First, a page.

Chair: Geri Augusto, Brown University 
• João Roberto Martins Filho, Federal University of São Carlos 
• Paulo Roberto de Almeida, diplomat, University Center of Brasília. 

• Glenda Mezarobba, Advisor to the Brazilian National Truth Commission

11:00-1:00 Panel II: Economic and Social Development with Inclusion and Equality? 
Chair: Richard Snyder, Director of Center for Latin American and Caribbean Studies 
• Werner Baer, University of Illinois, Urbana-Champaign 
• Lena Levinas, Federal University of Rio de Janeiro 
• Rebecca Weitz-Schapiro, Brown University 

1:00-2:00 Lunch, Watson Institute Library, 3rd floor

2:00-4:00 Panel III: The Dictatorship and Its Legacies 
Chair: Anani Dzidzienyo, Brown University 
• Benito Schmidt, Federal University of Rio Grande do Sul 
• Kenneth Serbin, University of San Diego 
• Amy Nunn, Brown University 
• Ann Schneider, Human Rights Violators and War Crimes Center 

4:00-4:30 Coffee Break 
4:30-6:30 Panel IV: Forms of Cultural Resistance 
Chair: Nelson Vieira, Brown University 
• Tania Pellegrini, Federal University of São Carlos 
• Daria Jaremtchuk, University of São Paulo 
• Christopher Dunn, Tulane University 
• Marcos Napolitano, University of São Paulo 

7:00-9:00 Dinner at the Brown Faculty Club for Symposium Participants 

Saturday, April 12, 2014 
8:30-9:00 Light Breakfast, Watson Institute 
9:00-11:00 Panel V: Social and Political Movements in Authoritarian and Democratic Regimes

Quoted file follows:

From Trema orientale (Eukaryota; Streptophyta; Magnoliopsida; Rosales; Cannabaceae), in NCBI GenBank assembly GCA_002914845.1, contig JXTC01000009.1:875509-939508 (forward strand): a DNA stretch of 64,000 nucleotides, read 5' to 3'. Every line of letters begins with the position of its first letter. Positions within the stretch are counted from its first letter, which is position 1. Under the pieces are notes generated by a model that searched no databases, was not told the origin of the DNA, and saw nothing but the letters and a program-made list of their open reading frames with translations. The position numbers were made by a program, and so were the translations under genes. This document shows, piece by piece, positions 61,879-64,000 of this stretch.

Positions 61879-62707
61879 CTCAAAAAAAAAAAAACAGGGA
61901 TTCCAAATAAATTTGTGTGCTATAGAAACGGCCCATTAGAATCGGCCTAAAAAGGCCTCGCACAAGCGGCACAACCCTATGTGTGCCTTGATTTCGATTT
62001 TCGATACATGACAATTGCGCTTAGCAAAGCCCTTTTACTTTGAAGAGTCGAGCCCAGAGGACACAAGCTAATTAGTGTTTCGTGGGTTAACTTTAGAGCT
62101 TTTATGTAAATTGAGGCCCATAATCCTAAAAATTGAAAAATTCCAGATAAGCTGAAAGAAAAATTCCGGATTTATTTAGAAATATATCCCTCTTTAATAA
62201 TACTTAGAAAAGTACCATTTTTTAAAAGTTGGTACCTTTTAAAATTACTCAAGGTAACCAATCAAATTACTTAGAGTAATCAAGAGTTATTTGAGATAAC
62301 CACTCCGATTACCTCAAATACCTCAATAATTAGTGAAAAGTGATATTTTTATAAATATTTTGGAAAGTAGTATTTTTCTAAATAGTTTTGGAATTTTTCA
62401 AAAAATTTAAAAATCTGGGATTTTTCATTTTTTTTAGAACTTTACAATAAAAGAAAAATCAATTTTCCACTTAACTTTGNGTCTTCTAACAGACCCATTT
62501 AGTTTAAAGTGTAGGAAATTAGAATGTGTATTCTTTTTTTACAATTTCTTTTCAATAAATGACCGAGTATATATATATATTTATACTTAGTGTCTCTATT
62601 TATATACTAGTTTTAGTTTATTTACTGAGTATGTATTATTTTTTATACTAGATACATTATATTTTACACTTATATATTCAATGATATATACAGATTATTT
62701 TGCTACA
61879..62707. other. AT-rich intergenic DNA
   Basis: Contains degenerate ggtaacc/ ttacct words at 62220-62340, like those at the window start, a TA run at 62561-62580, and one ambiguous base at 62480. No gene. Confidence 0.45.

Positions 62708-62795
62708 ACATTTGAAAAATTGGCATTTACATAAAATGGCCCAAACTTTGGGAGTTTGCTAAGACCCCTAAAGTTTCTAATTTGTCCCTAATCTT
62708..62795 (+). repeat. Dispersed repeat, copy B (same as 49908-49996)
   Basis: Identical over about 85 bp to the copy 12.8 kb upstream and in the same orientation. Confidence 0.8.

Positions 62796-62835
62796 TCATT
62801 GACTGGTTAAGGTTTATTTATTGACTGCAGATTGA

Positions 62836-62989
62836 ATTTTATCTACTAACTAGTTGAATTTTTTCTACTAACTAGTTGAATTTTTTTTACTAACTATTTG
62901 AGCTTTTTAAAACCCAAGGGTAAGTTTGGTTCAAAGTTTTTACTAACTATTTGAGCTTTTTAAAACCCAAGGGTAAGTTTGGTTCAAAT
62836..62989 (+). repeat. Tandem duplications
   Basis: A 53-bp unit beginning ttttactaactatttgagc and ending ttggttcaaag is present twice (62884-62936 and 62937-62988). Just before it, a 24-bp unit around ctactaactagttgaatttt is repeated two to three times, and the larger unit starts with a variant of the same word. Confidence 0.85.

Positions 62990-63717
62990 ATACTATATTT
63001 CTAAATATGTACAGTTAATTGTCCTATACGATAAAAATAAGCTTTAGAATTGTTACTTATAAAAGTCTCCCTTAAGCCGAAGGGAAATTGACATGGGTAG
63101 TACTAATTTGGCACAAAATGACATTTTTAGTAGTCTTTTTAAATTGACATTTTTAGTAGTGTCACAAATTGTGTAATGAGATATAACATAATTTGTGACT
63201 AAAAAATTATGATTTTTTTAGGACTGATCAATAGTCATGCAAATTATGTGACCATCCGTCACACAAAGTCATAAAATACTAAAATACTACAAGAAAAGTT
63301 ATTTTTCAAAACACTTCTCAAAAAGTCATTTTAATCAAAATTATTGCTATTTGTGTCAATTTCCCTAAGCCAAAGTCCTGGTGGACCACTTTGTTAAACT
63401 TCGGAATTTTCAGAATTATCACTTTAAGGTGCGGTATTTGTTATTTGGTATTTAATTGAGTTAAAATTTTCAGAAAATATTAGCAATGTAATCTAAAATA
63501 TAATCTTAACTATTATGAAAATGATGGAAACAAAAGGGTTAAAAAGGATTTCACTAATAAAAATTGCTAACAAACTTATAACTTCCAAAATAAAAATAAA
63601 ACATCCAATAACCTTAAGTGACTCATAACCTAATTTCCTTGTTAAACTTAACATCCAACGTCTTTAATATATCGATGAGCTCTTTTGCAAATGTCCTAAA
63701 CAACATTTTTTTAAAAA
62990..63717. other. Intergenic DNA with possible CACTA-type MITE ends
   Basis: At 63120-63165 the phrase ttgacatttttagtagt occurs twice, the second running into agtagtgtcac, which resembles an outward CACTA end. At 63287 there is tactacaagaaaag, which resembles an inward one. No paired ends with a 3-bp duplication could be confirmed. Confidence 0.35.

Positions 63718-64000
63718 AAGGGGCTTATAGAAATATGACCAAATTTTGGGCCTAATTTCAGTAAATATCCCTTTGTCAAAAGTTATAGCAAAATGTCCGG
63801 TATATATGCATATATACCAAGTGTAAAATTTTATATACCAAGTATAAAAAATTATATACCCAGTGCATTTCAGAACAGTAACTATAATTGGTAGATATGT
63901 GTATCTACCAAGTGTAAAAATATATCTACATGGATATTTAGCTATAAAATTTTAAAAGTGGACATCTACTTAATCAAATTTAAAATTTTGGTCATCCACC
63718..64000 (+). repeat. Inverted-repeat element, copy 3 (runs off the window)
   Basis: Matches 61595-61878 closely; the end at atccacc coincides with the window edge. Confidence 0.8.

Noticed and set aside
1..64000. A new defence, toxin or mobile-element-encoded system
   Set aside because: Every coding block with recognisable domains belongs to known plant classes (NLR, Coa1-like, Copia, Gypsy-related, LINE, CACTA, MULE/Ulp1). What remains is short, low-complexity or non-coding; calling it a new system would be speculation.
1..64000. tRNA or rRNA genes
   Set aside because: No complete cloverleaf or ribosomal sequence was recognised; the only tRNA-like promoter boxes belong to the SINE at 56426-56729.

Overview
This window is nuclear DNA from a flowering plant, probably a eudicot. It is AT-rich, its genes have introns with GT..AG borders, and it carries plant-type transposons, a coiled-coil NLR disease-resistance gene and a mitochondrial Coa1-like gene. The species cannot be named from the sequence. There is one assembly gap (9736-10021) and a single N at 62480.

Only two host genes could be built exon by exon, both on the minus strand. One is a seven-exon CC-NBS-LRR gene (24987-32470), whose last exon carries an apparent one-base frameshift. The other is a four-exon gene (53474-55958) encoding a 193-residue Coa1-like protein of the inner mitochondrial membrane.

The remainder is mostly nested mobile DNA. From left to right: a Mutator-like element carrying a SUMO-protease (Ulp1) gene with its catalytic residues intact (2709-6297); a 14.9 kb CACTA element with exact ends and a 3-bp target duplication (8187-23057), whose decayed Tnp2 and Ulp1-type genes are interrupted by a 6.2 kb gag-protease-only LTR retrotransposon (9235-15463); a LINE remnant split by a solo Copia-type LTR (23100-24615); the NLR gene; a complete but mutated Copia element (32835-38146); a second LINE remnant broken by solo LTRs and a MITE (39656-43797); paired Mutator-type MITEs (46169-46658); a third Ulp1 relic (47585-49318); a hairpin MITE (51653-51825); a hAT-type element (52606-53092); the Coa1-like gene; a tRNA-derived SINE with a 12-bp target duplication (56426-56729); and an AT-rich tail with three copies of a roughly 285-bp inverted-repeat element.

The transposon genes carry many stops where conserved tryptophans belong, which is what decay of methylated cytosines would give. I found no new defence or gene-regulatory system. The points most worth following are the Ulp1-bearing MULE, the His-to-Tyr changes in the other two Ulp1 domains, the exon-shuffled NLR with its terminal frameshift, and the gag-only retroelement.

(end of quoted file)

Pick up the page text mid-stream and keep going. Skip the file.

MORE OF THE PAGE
Chair: Keisha-Khan Perry, Brown University 
• Victoria Langland, University of Michigan, Ann Arbor 
• Bryan Pitts, Duke University 
• Manuela Picq, Institute of Advanced Studies, Princeton 

11:00-11:15 Coffee Break 
11:15-1:15 Panel VI: Environmental Justice and Society 
Chair: Chris O’Neill, Brown University 
• Margaret Keck, Johns Hopkins University 
• Kathy Hochstetler, Waterloo University 
• Leah VanWey, Brown University 

1:15-2:15 Lunch, Watson Institute Library, 3rd floor 
2:15-4:30 Panel VII: Expanding Democracy during the Dictatorship and Afterward 
Chair: Roquinaldo Ferreira, Brown University 
• Keisha-Khan Perry, Brown University 
• Marlon Weichert, Regional Prosecutor, Federal Public Ministry of Brazil 
• Michel Gherman, Federal University of Rio de Janeiro 

4:30-4:40 Awarding of Thomas E. Skidmore Best Student Presentations 
4:40-5:00 Closing Remarks: James N. Green, Brown University

Sponsored by: The Brazil Initiative, Brown 250th Anniversary Celebration Fund, Center of Latin American and Caribbean Studies, Dean of the College, Department of History, Department of Portuguese and Brazilian Studies, A Família Fund, Office of Global Engagement, Watson Institute for International Studies

Thomas E. Skidmore Student and Alumni Conference on Brazil (1964-2014)